Digestion. Honey & cinnamon in hot water are sure to ease any stomach upsets. This combination will help the digestive system work better and relieve indigestion.

Skin care. Both aging skin and skin that suffers from breakouts will benefit from a simple paste of honey & cinnamon. Their antioxidant and anti-inflammatory properties help soften skin and get rid of spots.

These are just some honey & cinnamon remedies! There are plenty more out there — what would you use this miraculous pairing for?



Natural Cures

Surprising Benefits


Old Fashioned Remedies: The Cure for Insomnia


Do you suffer from insomnia? Numbers estimate that 60 million Americans are affected by insomnia every year.

There are a number of treatments for insomnia. One of the most natural involves soothing herbs. Chamomile is especially famous for its sleep-inducing properties.

In 1911, the cures for insomnia ranged from reasonable to downright ridiculous.

This is an excerpt from the 1911 handbook Personal Hygiene and Physical Training for Women by Anna M. Galbraith:

Treatment for Insomnia – The mechanical measures for the relief of insomnia have for their purpose the withdrawing of the blood from the brain to the surface of the skin: hot foot-baths, brisk exercise, light massage, and cold rooms. Mental work should be laid aside several hours before retiring; late suppers avoided; coffee, if taken at all, should only be taken for breakfast, and then only one cup. Reading or amusement should be selected that does not excite the nerves.

To woo sleep the woman should put herself in a position of rest, which of itself physiologically induces sleep. Avoid irritations, noises, bad air, cold feet, overloaded bowels, and of which tend to wakefulness to prevent the proper physical rest. Then sleep usually comes of itself.

Some of this advice is sound, but don’t go trusting every word, since modern science has definitely moved forward since then.

Looking for a simple, old-fashioned solution to insomnia? Try drinking tea.


Chamomile has oft-praised properties for curing lack of sleep. Steep a teaspoon of chamomile in hot water for a few minutes and drink up; you can also buy tea bags of chamomile at your local grocery store.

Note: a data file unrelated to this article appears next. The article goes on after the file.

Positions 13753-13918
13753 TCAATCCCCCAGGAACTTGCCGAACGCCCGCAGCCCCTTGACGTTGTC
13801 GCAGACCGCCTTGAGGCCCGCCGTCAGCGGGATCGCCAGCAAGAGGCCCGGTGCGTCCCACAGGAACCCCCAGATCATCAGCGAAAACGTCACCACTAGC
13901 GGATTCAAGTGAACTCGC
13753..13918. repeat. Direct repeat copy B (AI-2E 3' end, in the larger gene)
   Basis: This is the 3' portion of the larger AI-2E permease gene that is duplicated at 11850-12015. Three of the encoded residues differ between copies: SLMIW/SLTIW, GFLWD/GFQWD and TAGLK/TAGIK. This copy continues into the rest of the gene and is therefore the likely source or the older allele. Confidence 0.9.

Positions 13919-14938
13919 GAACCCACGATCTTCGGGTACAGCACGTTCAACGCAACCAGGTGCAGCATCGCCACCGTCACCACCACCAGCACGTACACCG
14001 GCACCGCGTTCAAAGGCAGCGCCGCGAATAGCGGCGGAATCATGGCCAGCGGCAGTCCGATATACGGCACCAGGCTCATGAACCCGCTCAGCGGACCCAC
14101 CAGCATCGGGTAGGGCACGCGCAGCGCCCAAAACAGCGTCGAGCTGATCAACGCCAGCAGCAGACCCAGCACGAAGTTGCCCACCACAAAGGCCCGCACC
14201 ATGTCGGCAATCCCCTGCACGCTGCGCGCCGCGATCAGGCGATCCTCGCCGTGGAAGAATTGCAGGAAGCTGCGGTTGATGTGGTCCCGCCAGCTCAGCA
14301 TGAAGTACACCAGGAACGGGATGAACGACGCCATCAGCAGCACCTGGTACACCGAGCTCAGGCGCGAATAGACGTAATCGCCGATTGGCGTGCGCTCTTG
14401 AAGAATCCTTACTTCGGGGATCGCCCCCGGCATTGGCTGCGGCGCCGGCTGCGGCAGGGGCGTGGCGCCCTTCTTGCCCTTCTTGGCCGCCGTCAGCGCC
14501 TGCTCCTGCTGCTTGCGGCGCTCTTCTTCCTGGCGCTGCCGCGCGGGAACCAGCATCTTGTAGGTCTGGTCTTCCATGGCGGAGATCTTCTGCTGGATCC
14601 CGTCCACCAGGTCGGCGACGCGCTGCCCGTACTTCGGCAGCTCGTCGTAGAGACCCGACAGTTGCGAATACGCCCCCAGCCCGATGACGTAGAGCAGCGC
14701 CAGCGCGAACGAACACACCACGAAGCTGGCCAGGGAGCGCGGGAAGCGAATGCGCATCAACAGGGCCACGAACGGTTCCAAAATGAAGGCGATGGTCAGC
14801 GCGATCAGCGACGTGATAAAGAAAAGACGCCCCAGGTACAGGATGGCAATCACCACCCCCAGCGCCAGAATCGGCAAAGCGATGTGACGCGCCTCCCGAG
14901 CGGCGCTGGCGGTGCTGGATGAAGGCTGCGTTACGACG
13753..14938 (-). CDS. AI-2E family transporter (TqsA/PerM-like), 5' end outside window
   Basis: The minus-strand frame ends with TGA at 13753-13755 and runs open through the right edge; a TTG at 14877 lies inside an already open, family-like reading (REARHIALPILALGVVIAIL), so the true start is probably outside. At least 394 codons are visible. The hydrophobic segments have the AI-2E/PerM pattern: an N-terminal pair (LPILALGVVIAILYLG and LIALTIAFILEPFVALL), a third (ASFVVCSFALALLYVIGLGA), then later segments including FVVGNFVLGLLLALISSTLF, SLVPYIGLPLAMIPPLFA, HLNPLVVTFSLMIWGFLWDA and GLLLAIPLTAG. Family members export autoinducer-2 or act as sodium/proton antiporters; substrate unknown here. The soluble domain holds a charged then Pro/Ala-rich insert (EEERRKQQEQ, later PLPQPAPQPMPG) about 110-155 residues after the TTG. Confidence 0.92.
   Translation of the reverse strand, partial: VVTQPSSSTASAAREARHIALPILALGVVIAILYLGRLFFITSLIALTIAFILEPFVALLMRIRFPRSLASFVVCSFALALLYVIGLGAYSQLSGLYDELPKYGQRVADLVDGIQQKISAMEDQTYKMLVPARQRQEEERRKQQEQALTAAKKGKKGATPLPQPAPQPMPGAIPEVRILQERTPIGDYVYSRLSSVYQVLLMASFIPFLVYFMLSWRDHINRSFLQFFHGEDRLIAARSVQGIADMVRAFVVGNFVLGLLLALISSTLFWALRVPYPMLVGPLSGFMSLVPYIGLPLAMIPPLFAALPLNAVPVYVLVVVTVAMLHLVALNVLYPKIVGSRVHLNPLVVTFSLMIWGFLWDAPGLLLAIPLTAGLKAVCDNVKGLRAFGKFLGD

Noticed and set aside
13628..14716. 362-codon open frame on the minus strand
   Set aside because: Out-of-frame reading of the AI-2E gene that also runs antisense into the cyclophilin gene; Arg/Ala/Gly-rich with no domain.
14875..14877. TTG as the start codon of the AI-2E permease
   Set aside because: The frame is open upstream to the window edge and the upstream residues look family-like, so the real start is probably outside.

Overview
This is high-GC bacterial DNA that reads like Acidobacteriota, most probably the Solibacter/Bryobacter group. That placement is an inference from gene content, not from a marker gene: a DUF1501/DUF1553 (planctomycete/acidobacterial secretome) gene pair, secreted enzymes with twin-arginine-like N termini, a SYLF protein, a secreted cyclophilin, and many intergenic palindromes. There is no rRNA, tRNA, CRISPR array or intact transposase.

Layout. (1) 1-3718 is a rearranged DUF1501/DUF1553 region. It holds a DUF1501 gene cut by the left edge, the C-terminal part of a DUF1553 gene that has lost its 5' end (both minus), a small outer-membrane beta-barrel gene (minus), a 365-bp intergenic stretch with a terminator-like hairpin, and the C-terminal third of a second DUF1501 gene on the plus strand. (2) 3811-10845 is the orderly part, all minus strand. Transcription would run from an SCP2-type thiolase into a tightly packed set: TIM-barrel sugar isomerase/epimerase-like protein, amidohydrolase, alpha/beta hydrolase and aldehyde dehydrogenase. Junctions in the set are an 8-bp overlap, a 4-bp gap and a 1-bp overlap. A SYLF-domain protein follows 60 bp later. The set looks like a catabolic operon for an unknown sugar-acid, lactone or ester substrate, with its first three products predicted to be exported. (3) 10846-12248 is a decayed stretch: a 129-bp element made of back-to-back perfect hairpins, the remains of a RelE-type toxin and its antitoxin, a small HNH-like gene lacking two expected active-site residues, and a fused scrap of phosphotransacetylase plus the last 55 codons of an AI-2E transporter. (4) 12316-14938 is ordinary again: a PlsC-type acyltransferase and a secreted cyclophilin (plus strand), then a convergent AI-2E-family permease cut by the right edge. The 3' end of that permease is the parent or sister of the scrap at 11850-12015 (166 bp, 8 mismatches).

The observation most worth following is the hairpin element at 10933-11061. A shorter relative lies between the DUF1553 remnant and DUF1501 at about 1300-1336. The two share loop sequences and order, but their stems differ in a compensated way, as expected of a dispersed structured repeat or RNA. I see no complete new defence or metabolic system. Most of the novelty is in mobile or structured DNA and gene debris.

Another old-fashioned cure for sleep troubles is ginger tea. Ginger has soothing properties and is especially good for unsettled stomachs. It draws the blood from the head and toward the stomach.

Drink either of these and you should sleep like a baby. Of course, if your insomnia is especially bad, you should see a doctor, but for a night of restlessness, these should do the trick.


Old Fashioned Remedies: Witch Hazel & A Bonus Bug Spray DIY

Many seem to have forgotten the almost magical qualities of witch hazel, but it deserves so much more recognition. Victorians used to keep gallon jugs of witch hazel on their vanities for the extract’s multi-purpose use.

Wondering what witch hazel can do for you? To start with:

  • Witch hazel reduces inflammation, making it ideal for treating acne and under-eye bags
  • Use it on bruises to help them heal faster
  • Treat itching & swelling from poison ivy or poison oak
  • Soothe a sunburn with witch hazel to help it feel better & heal faster

…And more!

Summer’s coming up, and that means it’s almost mosquito season. For many of us, however, the chemical-laden bug sprays on the market are a little suspicious.

Witch hazel offers a solution that doesn’t leave your skin smelling like chemicals for hours. It’s a natural bug repellant (but if you’re caught out without bug spray, it makes for a soothing bug bite treatment, too). People in the olden days probably used witch hazel to keep away the bugs.

A mint plant with a flower.

A fresh mint plant.

DIY Witch Hazel Bug Spray (from this source):

1. Ingredients:  your choice of essential oil, witch hazel, and water.

2. The essential oil can be any combination of citronella, clove, lemongrass, rosemary, tea tree, eucalyptus, cedar, catnip, lavender, or mint. Using at least one oil from the mint family is recommended.

3. Fill the spray bottle half full of boiled water, then fill almost the rest of the way with witch hazel. Add 30-50 drops of your oils of choice. The more drops of oil you add, the stronger the mixture will be.

That’s it! Now this old fashioned remedy will repel bugs and help you smell really good at the same time.

Do you have any natural home remedies you’d like to share? Let us know in the comments!